SFMO: Smoke Inhalation is More Dangerous than Burns in Home FiresToxic Smoke Can Quickly Overcome Residents, Inhibiting Their Escape
NASHVILLE – While smoke alarms have always been a factor in the survivability of a home fire, their importance has never been greater. Most fire fatalities are not caused by burns, but by smoke inhalation. As the toxicity and speed of smoke increases, the Tennessee State Fire Marshal’s Office (SFMO) is sharing tips on how you can keep your family safe from the toxic smoke and fumes produced by a home fire.
When a fire grows inside a building, it will deplete most of the available oxygen which slows the burning process. This slowed rate of fire spread leads to incomplete combustion, resulting in the release of toxic gases like hydrogen cyanide, carbon monoxide, and ammonia. As oxygen levels lower and the proportion of toxic chemicals rise, survivability chances become diminished.
Smoke is usually the first element of a fire to affect residents. Often the toxic gases that comprise smoke incapacitate so quickly that people aren’t able to make it to a perfectly accessible exit. The crucial early warning of a smoke alarm can provide occupants with invaluable extra seconds to escape.
According to a UL report, smoke is more toxic now than ever as homes are filled with more synthetic, chemical-coated materials that release toxins when burned. This, combined with construction factors like open floor plans and new construction materials, leave occupants with under four minutes to escape.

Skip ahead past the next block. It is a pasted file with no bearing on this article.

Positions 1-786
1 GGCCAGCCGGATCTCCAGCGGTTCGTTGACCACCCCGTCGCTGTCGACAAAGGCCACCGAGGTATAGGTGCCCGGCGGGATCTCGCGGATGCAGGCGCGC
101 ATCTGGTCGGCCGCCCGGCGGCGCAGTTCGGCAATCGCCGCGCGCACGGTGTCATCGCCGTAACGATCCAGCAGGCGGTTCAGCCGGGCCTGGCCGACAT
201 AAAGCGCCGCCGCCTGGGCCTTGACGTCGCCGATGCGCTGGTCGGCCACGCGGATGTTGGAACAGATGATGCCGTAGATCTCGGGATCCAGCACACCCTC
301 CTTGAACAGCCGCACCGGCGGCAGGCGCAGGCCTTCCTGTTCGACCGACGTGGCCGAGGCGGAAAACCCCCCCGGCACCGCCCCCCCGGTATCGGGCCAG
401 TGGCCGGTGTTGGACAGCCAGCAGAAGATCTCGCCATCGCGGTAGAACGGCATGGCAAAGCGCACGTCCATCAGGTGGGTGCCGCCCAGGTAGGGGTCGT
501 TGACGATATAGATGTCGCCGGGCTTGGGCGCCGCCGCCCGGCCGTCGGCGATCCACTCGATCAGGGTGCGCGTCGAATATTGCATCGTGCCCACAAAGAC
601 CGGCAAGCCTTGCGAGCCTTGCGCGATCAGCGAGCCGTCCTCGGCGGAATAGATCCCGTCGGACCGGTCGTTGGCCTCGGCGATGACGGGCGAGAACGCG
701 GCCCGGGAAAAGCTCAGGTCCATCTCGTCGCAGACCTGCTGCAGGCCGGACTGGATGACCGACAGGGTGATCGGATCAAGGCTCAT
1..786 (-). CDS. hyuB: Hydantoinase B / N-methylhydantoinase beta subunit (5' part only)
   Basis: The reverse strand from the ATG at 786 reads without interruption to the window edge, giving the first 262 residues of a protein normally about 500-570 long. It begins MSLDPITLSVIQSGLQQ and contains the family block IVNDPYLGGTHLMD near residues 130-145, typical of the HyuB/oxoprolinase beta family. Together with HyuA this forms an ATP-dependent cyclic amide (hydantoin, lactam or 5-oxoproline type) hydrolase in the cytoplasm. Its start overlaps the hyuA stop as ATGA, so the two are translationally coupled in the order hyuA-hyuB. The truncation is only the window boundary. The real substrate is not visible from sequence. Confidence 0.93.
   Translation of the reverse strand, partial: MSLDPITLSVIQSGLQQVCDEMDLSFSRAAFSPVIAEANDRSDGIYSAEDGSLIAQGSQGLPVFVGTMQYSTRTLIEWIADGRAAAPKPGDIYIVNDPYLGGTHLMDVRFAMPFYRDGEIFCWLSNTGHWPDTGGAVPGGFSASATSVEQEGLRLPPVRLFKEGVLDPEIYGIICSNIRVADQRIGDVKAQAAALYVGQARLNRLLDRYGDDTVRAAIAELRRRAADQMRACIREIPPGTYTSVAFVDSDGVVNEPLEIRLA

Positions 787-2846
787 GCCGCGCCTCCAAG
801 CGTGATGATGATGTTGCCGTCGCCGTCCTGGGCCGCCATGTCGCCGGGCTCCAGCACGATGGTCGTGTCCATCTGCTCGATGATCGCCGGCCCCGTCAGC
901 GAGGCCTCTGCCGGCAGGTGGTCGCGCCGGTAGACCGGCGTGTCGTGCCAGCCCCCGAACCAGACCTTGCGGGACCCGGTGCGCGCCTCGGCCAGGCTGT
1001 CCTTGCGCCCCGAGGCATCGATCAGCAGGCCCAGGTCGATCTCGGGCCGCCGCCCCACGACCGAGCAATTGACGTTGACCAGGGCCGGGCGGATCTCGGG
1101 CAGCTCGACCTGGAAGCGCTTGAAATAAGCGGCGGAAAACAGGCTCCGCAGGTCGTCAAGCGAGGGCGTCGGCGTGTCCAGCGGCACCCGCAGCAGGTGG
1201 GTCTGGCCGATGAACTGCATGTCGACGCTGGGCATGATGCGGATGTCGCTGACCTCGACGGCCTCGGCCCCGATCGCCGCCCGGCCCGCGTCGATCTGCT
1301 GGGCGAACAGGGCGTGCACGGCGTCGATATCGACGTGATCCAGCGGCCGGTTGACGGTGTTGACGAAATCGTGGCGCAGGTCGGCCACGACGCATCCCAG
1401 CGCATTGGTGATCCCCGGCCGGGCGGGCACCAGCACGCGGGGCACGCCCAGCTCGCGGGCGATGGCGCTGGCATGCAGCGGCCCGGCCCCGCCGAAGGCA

The Tennessee State Fire Marshal’s Office urges Tennesseans to implement the following guidelines to help protect themselves and their loved ones from the devastating effects of fire and smoke:
- Install working smoke alarms in every sleeping area, outside of every sleeping area, and on every level of your home. If you need working smoke alarms and live in Tennessee, contact your local fire department to see if they participate in the SFMO’s “Get Alarmed, Tennessee!” program.
- Replace smoke alarms that are 10 years old or older.
- Close your bedroom door before going to sleep at night. A closed door can slow the spread of deadly smoke and flames, giving you more time to escape.
- Install working carbon monoxide alarms if your household contains a fuel-burning appliance, fireplace, or has an attached garage.
- Create a home fire escape plan that details two ways out of every room and a designated outdoor meeting place. Practice the plan with all members of your household. You can download a free home fire escape plan grid on the SFMO’s website.
- If smoke alarms sound or a fire is discovered in your home, get out fast and stay out. Never go back into a burning building.
- If you have to escape through smoke, get as low to the ground as possible and go under the smoke to your way out.
- Once you are out, call the fire department from your meeting place or a neighbor’s house.
- If people or pets are trapped, notify the fire department and let them handle the rescue efforts. Never go back inside for people, pets, or things.
For more information on how you can keep your family safe from fire, visit tn.gov/fire.